By DON McINTOSH
Thanks to an international union federation—and an unusual intervention by the U.S. Coast Guard—12 Chinese crew members were able to leave a ship anchored at the Port of Longview and begin their journey home on May 14.
The seafarers had been working seven days a week for 14 months aboard the bulk carrier Tai Honesty. That greatly exceeds the 11-month maximum under a maritime labor convention of the United Nations’ International Labor Organization (ILO), and it also violates the 10-month maximum spelled out in a collective bargaining agreement the ship owner has with the International Transport Workers Federation (ITF).
The crew members’ plight came to light April 28 when one of them was able to call the U.S. Coast Guard as it left Los Angeles for Longview, and the Coast Guard tipped off the ITF. Columbia River ITF Inspector Ryan Brazeau and ITF West Coast Coordinator Jeff Engels investigated, and learned that 12 of the ship’s 19 crew members had been on board since March 13, 2021. Brazeau and Engels contacted the company, demanding that crew members be sent home once they got to Longview, but got nowhere. A company agent emailed them papers crew members had signed saying they were “voluntarily” extending their service.
When the Tai Honesty arrived in Longview May 6 to pick up a load of grain at the EGT Terminal, Brazeau and Engels boarded, and crew members told them that they’d been forced to sign the papers, but that in truth they wanted to go home.
Coast Guard Lieutenant Junior Grade Scott Wingfield then boarded the Tai Honesty for a regularly scheduled inspection and determined that crew fatigue presented a clearly hazardous condition with regard to the safety of the ship and U.S. navigable waterways, explained Michael Clark, petty officer 3rd class in the communications department of the U.S. Coast Guard’s Columbia River Command Center.
At that point, the U.S. Coast Guard issued orders that the ship not leave the river until its crew was relieved, saying the ship was unsafe due to crew exhaustion, under its authority to enforce the Port and Waterways Safety Act.
“Kudos to lieutenant Scott Wingfield,” Brazeau said. “He stepped up and said, ‘This ain’t gonna happen here.’ It sets the tone for this area moving forward, that we won’t take this.”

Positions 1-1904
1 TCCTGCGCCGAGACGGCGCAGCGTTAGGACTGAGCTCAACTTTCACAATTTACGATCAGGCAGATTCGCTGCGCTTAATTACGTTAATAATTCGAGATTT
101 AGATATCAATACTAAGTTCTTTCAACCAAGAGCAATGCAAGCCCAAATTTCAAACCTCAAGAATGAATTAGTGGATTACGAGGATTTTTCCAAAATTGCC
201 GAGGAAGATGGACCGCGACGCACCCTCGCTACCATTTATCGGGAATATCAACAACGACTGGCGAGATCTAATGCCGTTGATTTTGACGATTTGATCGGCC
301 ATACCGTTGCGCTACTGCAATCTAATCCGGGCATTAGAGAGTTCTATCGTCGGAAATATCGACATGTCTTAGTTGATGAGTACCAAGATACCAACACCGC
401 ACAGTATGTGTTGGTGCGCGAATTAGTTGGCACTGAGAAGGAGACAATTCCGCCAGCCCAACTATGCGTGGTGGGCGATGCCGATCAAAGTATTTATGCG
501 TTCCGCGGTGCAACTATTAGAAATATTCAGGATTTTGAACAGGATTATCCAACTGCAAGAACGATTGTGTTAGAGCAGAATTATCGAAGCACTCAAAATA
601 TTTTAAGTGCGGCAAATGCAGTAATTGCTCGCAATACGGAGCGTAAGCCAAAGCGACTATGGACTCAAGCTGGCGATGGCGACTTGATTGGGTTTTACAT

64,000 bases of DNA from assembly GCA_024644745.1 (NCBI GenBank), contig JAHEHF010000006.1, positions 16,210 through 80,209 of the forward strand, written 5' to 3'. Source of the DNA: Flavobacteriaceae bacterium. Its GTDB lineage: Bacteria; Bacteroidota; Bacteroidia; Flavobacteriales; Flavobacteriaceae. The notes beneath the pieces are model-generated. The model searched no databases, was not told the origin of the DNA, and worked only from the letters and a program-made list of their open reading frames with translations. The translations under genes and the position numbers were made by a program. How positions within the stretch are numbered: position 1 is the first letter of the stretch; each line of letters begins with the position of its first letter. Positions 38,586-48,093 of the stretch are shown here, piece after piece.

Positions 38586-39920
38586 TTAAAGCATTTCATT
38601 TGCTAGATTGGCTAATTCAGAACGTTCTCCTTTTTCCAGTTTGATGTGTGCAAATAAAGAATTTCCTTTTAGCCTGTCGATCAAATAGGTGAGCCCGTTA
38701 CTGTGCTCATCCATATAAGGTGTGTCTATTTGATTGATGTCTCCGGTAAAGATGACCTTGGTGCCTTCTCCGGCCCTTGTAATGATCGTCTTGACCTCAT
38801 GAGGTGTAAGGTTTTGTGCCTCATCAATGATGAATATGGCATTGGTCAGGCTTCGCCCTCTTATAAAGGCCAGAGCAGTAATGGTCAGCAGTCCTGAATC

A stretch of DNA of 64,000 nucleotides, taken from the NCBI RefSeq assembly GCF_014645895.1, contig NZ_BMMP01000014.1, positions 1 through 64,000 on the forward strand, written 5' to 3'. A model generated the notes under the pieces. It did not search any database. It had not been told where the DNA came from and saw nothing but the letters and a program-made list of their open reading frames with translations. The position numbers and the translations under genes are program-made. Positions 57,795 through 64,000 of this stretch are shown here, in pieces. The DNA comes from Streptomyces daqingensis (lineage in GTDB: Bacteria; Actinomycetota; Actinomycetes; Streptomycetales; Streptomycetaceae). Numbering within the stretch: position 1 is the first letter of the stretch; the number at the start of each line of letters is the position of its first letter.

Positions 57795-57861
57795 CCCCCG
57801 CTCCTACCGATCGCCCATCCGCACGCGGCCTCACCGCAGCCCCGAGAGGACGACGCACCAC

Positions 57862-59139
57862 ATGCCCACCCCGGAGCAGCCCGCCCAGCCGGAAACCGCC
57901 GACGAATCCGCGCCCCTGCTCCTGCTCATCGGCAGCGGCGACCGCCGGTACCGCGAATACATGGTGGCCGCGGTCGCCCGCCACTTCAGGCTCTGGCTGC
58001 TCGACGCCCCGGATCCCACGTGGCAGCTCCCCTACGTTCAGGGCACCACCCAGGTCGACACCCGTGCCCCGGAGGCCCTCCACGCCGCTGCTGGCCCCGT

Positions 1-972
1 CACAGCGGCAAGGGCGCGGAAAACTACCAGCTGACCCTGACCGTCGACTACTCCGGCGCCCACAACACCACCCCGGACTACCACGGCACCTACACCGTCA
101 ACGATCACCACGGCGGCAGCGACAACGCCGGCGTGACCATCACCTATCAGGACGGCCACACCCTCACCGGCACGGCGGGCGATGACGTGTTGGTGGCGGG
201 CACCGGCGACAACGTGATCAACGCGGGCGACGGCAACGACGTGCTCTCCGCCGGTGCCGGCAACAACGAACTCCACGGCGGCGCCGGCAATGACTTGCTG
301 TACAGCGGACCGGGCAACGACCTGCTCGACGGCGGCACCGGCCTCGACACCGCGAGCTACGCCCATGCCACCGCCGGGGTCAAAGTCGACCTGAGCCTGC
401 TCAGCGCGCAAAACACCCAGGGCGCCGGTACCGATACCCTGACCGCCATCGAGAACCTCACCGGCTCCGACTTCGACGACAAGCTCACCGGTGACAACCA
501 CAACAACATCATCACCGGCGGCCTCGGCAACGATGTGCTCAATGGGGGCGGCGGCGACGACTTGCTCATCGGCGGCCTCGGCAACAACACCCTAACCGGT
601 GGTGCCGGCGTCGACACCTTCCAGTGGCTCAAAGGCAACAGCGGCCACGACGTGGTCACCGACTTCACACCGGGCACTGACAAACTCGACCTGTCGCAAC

Engels, the West Coast ITF coordinator, said the ship’s owner already had plenty of time to repatriate the seafarers after the ship arrived in U.S. waters on February 16.
The Tai Honesty is owned by a Taiwanese shipping company Tai Shing Maritime, but it flies under the Panamanian flag. That arrangement is known as “flag of convenience.” Flag of Convenience is a global abuse in which ships are registered not in the countries where their owners are headquartered but in countries that have the weakest labor and environmental regulations and the lowest taxes. That’s chiefly Panama, Liberia, and the U.S. Marshall Islands, but the list extends to over 30 countries in total.
For Brazeau, winning freedom for the crew is the first big win since becoming a Portland-based ITF inspector April 1. Brazeau is a fourth generation ferry worker who spent 20 years working on ferries in the Puget Sound, much of that time serving as a union officer and business agent with Inlandboatmen’s Union of the Pacific.
“I can’t imagine being on a ship over 14 months,” Brazeau told the Labor Press. “These seafarers have young children, wives, families, grandkids. They lose over a year being able to be a part of their families’ lives. They do this because these are decent wage jobs where they come from.”
As crew members prepared to leave, Brazeau boarded the ship again and spoke with them.
“They were very thankful, really excited to get off the ship,” Brazeau said.
The 12 crew members flew out of Seattle-Tacoma International Airport May 14. Because much of China is in a pandemic lockdown they are quarantining for two weeks in Tanzania before returning home.
The experience of the Tai Honesty crew is the tail end of a much larger global “crew change crisis” that began after the pandemic hit in March 2020. At its height, an estimated 400,000 seafarers, about 25% of the total, were stuck aboard their ships more than 11 months, unable to return home. As of May 2022, only an estimated 0.3% of seafarers are currently exceeding the 11 month maximum, according to the Global Maritime Forum.
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